The Downfall Of Civilization 's ' Heart Of Darkness '

965 WordsJul 7, 20164 Pages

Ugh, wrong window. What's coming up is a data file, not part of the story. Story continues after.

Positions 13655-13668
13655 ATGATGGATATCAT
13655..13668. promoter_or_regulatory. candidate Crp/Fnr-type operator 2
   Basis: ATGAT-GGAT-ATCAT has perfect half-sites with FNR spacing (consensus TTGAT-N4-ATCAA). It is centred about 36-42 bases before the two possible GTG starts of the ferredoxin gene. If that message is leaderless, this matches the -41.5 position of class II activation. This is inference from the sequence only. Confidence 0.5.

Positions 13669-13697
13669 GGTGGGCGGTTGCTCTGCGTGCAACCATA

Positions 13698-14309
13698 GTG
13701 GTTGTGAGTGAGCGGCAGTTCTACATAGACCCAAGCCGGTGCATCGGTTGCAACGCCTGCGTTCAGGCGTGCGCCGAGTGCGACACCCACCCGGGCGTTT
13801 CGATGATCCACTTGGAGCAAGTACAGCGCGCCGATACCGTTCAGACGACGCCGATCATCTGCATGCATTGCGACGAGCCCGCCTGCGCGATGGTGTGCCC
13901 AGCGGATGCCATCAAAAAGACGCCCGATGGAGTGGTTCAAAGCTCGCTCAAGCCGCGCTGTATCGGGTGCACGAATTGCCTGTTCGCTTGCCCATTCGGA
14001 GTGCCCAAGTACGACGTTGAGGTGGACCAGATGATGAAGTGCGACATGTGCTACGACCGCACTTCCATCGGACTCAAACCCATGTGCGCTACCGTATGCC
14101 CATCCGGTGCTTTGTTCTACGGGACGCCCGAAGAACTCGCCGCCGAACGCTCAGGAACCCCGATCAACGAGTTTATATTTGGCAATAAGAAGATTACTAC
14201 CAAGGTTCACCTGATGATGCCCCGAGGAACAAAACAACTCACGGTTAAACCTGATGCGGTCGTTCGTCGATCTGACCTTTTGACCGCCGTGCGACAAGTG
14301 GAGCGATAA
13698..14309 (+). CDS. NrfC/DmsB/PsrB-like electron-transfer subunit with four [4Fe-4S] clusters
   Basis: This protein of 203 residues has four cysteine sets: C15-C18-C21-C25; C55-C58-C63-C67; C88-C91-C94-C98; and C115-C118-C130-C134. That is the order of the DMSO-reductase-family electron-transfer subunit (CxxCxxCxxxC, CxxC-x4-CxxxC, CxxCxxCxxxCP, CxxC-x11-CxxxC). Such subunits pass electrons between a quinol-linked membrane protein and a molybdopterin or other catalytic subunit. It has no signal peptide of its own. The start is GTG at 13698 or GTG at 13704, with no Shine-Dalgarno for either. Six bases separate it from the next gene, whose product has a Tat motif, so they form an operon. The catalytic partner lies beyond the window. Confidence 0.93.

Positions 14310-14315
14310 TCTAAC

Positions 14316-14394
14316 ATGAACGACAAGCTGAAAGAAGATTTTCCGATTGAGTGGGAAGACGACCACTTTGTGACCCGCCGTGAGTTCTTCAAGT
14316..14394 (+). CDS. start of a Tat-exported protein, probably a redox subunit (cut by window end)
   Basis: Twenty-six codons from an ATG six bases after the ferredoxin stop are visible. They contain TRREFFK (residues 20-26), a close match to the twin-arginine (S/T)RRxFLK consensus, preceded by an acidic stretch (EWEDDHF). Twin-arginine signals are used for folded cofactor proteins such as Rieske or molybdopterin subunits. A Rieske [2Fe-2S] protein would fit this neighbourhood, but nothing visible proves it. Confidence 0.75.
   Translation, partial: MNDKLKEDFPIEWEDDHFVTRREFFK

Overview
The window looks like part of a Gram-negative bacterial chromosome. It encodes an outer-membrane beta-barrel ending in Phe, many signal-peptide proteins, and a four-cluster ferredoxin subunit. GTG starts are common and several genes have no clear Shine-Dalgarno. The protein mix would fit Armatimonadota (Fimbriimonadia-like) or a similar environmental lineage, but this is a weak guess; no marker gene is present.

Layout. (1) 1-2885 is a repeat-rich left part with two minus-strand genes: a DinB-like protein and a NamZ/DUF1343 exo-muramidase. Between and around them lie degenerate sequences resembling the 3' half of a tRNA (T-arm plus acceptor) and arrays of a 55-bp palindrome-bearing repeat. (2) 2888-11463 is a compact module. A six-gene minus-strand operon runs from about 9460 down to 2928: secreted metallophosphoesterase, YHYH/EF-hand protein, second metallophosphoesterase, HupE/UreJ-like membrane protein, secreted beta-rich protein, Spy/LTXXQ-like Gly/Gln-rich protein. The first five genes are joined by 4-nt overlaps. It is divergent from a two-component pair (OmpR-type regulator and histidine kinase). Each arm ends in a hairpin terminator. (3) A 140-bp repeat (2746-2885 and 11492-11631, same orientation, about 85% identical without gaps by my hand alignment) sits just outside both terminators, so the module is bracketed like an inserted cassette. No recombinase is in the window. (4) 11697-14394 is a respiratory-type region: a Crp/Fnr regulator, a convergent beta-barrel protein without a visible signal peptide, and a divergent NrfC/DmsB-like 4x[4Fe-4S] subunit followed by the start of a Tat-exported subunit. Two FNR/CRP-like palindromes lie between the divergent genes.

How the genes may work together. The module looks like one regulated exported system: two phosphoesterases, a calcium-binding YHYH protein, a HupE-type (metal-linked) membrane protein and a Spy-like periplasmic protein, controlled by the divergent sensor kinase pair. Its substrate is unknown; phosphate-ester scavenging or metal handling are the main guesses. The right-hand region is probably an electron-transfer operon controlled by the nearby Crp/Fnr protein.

The Downfall of Civilization Within the early 20th century, Western and European nations have already established civilization and industrialized; however, many of which do not act nor represent civil behavior. Aime Cesaire criticized the barbaric nature of European civilization in “Discourse of Colonialism.” John Reed unveils the first-hand accounts of Europe and questions its civility in World War I. In “Heart of Darkness,” Joseph Conrad illustrates a voyage from the view point of Marlow, who questions the civility of Europeans and indigenous Africans. With civilization in mind, these authors are able to break down the idea of civilization and show how the theme of barbarism and uncivility are present in “superior nations.” In “Discourse of Colonialism,” Cesaire critiques European civilization and how it is ironic to say that they represent as superior nations. Cesaire proclaims that “before [Europeans] were its victims, they were its accomplices; that they tolerated that Nazism before it was inflicted on them, that they absolved it, shut their eyes to it, legitimized it, because until, then, it had been applied only to non-European people” (36). Seeing Germany as a redeveloping nation after its lost in World War I, European nations did not view it as a threat. They turned a blind eye to Germany and their actions. “How strange! But never mind—it’s Nazism, it will pass!” (36). European nations even appeased Hitler by allowing him to gain more land. However, when Hitler

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